I recommend it to anyone who’s ok with steep climbs and rough dirt roads and who likes overlooks with old-timey country goodness. Don’t let the D2R2 war stories put you off – it’s not that hard. Nor do I think that’s what this ride is about. Certainly the 100 km route isn’t. It’s relatively hilly by Massachusetts standards in that there is proportionately less flat and gentle riding than is typical. But it’s far from mountainous and none of the climbs are long.

 

 

About these ads

4 Responses to “D2R2 really delivers”

  1. mike said

    Nice ride report. Hope to see you on a Fleche or a BBS ride next time around. Was going to do D2R2 but at the last moment missed out due to a family medical issue… had to turn the rental around about halfway there from Burlington.

    -Mike

  2. thefsb said

    One thing I forgot to mention was that I didn’t get my included-in-the-price beer. I got to the beer wagon at about 2.45 PM and the BBC dude said that they won’t let me start serving until 4. So I ate my included-in-the-price food and left. It’s a pity because I’ve been impressed with the quality of BBC beer and would like to see if they make anything in a style I like.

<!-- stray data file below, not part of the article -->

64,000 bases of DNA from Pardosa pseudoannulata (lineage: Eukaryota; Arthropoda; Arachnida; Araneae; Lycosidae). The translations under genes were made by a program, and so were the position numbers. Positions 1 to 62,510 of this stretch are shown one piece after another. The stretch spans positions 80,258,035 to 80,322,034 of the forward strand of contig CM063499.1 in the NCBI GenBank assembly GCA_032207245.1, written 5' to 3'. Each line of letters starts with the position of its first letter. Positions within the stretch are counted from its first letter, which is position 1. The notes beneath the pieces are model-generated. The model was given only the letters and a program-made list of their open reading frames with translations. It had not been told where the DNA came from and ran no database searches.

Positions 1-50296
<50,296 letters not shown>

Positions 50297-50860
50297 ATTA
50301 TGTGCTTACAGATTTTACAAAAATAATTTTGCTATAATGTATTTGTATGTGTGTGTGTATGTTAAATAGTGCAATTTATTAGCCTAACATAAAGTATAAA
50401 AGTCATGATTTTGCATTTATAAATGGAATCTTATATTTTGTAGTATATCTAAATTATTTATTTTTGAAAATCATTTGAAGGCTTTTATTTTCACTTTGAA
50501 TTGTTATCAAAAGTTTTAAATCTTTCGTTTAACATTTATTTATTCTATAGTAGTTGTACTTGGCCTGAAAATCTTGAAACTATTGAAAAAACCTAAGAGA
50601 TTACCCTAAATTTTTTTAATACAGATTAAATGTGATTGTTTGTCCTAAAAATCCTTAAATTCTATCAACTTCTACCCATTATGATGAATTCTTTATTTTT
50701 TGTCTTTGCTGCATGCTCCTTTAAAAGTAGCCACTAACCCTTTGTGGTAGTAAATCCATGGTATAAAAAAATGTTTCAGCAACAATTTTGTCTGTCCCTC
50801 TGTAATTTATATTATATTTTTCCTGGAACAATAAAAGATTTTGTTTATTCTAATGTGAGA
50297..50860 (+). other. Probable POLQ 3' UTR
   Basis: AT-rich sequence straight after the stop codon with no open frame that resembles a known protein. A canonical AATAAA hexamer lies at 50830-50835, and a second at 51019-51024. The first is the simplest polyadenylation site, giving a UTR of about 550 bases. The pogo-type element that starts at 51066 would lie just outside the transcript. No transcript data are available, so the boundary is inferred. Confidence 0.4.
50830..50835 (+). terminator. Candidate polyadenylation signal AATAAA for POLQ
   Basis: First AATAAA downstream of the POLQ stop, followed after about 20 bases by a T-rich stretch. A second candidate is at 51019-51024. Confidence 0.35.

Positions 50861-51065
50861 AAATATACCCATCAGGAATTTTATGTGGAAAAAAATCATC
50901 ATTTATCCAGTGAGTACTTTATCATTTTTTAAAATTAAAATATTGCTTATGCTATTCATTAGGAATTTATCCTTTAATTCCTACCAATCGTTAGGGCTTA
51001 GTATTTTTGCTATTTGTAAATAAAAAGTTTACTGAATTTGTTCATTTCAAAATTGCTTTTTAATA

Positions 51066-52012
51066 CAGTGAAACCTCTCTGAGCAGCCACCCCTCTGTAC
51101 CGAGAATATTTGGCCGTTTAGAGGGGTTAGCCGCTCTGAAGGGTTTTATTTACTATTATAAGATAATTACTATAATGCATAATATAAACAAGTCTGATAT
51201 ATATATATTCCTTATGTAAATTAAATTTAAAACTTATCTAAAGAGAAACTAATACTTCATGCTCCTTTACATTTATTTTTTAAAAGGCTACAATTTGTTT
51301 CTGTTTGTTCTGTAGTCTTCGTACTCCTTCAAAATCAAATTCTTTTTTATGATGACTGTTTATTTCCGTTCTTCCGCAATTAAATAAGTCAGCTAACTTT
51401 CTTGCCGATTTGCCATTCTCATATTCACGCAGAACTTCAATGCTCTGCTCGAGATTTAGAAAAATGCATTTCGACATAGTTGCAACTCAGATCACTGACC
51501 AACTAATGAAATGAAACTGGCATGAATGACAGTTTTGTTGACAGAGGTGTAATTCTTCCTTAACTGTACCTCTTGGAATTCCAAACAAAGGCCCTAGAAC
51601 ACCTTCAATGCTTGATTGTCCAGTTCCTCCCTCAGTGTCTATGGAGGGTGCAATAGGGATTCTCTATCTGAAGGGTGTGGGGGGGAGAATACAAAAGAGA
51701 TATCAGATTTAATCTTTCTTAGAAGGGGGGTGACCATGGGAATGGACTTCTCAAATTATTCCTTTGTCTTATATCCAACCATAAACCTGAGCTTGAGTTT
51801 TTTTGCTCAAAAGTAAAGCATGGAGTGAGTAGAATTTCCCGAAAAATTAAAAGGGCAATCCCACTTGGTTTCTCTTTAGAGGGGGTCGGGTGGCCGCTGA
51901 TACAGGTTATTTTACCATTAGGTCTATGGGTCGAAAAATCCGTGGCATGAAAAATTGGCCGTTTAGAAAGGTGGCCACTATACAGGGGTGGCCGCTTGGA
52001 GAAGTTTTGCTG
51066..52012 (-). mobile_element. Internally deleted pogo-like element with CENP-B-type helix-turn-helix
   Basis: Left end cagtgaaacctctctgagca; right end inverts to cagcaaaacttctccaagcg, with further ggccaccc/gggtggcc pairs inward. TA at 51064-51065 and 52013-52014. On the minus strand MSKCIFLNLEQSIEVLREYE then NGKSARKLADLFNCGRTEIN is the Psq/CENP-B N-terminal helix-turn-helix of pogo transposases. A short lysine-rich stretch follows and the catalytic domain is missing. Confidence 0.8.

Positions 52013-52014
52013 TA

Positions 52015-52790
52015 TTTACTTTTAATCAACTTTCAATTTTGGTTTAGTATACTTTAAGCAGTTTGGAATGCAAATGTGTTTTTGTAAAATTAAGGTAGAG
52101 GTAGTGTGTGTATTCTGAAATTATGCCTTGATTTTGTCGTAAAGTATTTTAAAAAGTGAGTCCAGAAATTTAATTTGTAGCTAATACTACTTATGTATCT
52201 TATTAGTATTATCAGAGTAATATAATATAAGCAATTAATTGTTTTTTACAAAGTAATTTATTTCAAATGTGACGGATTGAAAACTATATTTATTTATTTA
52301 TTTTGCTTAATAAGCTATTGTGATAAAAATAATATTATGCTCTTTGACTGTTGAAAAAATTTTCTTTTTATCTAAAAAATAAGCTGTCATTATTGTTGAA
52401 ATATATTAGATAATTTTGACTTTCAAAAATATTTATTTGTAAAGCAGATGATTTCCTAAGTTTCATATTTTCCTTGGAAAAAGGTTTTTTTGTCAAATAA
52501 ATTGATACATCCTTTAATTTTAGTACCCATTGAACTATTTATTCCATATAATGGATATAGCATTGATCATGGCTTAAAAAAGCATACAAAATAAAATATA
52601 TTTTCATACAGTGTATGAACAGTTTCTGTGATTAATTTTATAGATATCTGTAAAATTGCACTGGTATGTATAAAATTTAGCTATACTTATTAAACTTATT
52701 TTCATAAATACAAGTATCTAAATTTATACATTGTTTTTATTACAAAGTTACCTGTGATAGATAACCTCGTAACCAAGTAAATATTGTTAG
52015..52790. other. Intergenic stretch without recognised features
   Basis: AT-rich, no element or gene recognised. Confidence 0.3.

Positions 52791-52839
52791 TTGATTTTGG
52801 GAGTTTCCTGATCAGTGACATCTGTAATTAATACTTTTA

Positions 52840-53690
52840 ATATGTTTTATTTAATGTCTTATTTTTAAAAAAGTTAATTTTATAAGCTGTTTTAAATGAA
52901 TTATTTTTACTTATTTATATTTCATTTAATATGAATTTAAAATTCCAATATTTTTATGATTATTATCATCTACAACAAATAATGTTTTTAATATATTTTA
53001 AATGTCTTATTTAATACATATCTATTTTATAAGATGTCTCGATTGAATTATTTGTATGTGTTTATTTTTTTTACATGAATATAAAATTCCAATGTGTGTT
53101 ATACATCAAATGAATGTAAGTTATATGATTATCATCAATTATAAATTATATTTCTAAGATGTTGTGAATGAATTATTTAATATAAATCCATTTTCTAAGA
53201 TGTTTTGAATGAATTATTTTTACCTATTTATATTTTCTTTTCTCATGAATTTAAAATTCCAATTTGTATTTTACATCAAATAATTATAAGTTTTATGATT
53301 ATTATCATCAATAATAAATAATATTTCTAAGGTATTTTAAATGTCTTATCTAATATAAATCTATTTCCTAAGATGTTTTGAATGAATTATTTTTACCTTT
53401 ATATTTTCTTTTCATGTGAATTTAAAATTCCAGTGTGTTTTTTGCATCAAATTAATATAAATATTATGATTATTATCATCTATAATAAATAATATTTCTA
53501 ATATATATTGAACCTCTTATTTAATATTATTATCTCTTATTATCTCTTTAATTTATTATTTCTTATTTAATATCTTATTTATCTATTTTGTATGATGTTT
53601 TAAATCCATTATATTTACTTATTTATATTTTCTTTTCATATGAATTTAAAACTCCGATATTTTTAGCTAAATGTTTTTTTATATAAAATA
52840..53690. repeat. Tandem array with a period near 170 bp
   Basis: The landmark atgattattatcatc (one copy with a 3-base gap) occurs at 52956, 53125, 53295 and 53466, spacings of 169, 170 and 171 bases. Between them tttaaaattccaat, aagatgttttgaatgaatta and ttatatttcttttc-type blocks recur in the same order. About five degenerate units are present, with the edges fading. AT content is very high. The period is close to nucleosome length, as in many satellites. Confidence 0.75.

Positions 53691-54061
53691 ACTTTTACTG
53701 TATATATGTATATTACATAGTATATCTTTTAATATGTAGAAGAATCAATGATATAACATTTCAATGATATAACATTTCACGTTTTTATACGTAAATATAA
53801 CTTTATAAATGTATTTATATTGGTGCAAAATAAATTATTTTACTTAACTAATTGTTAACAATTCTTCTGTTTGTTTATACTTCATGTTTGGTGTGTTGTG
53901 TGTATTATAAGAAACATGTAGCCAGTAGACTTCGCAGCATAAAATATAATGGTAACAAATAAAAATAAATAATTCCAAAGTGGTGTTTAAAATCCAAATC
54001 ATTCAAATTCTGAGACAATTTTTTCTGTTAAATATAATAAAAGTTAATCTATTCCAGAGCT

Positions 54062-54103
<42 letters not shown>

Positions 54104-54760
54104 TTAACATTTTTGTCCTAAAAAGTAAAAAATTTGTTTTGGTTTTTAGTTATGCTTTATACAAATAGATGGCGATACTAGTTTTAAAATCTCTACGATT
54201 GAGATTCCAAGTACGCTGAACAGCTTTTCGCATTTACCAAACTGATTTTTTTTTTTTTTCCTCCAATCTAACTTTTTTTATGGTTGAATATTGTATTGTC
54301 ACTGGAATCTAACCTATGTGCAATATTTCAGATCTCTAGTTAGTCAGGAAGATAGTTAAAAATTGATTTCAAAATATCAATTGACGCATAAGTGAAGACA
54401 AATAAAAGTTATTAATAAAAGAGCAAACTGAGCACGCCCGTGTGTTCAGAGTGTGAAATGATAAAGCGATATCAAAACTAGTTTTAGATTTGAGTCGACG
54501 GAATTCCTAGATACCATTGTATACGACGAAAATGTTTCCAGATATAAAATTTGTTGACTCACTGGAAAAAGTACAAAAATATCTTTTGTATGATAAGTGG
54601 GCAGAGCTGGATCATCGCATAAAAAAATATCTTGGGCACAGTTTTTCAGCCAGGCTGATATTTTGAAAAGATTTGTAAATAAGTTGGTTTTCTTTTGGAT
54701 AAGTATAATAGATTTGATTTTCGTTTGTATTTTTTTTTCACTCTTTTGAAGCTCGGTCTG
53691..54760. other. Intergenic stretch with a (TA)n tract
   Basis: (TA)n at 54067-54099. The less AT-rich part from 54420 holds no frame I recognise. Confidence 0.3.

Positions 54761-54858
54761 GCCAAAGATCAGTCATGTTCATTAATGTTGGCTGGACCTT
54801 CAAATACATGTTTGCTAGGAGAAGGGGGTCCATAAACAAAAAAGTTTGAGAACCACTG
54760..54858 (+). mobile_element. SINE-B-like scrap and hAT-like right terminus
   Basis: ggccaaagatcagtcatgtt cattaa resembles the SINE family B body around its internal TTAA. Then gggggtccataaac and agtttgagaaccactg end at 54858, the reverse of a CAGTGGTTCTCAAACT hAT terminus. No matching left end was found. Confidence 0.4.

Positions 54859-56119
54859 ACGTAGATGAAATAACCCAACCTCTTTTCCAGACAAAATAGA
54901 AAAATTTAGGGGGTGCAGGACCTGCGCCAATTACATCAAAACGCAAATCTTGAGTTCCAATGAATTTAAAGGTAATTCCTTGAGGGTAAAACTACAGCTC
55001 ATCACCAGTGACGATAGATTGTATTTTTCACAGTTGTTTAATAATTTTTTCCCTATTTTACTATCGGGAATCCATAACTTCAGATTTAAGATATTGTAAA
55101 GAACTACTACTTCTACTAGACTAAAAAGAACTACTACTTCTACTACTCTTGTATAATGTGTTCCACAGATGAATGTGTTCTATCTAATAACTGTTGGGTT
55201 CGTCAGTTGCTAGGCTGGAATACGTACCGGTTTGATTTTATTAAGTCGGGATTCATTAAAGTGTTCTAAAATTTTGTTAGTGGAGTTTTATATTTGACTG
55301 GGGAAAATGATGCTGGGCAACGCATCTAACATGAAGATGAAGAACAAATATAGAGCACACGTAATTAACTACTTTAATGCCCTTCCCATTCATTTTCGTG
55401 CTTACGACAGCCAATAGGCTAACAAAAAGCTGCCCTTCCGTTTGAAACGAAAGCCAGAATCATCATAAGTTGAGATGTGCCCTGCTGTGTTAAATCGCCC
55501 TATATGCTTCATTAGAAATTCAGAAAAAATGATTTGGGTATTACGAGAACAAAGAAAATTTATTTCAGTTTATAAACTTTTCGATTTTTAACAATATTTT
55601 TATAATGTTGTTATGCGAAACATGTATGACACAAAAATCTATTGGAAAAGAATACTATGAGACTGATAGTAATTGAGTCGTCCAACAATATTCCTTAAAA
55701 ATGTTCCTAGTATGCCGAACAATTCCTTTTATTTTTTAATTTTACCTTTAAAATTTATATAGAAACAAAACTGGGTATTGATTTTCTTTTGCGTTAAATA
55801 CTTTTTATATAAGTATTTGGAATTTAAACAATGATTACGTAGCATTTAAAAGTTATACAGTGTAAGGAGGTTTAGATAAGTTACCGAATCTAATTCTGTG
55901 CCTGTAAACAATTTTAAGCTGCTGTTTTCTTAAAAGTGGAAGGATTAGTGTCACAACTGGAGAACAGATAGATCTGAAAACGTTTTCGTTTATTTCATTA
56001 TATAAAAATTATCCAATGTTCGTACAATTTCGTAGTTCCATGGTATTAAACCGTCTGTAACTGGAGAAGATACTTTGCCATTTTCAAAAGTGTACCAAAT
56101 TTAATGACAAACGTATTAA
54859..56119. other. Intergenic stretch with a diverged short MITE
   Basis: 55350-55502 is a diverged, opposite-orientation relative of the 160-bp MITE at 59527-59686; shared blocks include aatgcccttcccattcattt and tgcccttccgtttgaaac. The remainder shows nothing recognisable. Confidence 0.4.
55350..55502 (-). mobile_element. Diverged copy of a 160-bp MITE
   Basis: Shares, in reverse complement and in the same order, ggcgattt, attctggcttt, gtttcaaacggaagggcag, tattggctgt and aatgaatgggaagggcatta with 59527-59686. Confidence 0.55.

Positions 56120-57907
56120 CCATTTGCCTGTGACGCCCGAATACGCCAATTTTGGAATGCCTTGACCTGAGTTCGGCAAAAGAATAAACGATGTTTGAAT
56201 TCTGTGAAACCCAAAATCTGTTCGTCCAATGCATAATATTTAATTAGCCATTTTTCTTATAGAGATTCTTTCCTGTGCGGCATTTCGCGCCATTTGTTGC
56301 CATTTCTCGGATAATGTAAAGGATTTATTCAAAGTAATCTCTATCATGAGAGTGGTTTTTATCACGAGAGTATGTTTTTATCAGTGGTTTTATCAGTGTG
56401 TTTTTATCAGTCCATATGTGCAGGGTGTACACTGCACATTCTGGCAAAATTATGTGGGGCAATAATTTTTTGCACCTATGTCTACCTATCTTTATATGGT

3. mike said

    Berkshire Brewing? Good stuff.
    Make a trip to Brattleboro sometime (when there is not any flooding on the roads or radiation leaks at Yankee) and find the pub there – all they serve is BBC – get the sampler and find a ride home.

  4. Ray said

    You finished before 2:45?

    That’s a pretty good time for the 100K.
    Congratulations. You’re fit.

Leave a Reply

Fill in your details below or click an icon to log in:

WordPress.com Logo

You are commenting using your WordPress.com account. Log Out / Change )

Twitter picture

You are commenting using your Twitter account. Log Out / Change )

Facebook photo

You are commenting using your Facebook account. Log Out / Change )

Google+ photo

You are commenting using your Google+ account. Log Out / Change )

Connecting to %s

Follow

Get every new post delivered to your Inbox.

%d bloggers like this: